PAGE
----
Login

Login

To access this feature, please Log In or Register for your Casebriefs Account.

Add to Library

Add

Search

Login
Register

Osborne v. McMasters

    Brief Fact Summary. A woman died as a result of ingesting poison from an unlabeled bottle purchased at the Defendant, McMaster’s (Defendant) drug store. The Defendant was required by law to label all poisons.

    Synopsis of Rule of Law. If a person neglects to perform a duty imposed by either statute or common law and that law is designed for the protection of others, then the evidence of the act or omission constitutes negligence per se.

    Facts. A clerk working in the Defendant’s drug store sold an unlabeled bottle of poison to the Plaintiff, Osborne’s (Plaintiff) wife. Not knowing that the drug was poisonous, the Plaintiff’s wife took the drug and died. By statute the clerk was required to label the drug as poison and by failing to do so, he broke the law.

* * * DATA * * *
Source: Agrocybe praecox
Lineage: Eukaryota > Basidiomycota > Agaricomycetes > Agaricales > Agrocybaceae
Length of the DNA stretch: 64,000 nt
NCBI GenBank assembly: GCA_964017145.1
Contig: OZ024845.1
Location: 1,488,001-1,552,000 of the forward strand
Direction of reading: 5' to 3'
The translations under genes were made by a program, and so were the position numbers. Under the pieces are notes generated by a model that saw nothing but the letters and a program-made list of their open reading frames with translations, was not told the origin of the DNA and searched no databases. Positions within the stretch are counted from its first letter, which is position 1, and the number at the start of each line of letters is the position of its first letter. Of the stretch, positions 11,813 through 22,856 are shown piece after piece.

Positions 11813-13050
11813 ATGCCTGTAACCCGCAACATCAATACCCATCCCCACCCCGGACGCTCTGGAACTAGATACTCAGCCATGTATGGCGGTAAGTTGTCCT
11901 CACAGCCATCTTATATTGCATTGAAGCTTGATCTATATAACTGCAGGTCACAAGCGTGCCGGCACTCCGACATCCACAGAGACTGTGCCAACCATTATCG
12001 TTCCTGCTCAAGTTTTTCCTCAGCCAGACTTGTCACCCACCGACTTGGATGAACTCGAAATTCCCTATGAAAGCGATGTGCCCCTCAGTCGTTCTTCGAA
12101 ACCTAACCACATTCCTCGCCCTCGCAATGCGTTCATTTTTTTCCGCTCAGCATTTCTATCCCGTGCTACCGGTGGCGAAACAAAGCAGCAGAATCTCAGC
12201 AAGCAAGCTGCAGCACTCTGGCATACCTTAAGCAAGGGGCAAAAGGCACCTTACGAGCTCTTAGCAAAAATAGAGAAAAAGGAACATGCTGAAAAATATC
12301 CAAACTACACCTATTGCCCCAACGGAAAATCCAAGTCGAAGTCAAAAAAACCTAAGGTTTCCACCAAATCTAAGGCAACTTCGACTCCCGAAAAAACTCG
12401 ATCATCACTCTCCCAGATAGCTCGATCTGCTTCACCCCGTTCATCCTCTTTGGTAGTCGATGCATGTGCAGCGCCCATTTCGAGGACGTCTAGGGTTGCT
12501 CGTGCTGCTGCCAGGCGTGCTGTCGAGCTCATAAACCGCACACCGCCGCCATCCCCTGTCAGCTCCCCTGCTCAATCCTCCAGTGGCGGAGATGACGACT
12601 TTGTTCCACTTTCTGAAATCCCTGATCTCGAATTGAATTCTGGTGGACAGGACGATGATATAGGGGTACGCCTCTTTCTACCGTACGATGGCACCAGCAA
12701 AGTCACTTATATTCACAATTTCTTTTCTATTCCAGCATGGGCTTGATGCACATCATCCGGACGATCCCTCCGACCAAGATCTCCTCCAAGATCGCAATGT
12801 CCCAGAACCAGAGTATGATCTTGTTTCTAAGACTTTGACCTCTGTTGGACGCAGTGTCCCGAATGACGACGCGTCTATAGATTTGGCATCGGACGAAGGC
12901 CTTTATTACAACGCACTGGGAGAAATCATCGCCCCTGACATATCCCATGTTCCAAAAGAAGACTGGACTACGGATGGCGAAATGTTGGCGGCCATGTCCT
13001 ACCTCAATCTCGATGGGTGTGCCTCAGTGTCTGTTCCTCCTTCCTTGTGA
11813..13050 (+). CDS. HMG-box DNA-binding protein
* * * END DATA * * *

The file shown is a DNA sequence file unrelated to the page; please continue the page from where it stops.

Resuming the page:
Issue. Whether the Defendant was negligent in failing to abide by the statutory requirement to label all poisons.

    Held. The Defendant was negligent. The non-performance of a legal duty constitutes negligence per se.

    Points of Law - for Law School Success

    It is now well settled, certainly in this state, that where a statute or municipal ordinance imposes upon any person a specific duty for the protection or benefit of others, if he neglects to perform that duty he is liable to those for whose protection or benefit it was imposed for any injuries of the character which the statute or ordinance was designed to prevent, and which were proximately produced by such neglect.

    View Full Point of Law
    Discussion. When a statute imparts a specific duty for the specific protection of others and a person neglects to perform that duty, it is evidence of negligence per se. This is also true when there is a clear duty imposed by common law that requires the exercise of due care.


    Create New Group

      Casebriefs is concerned with your security, please complete the following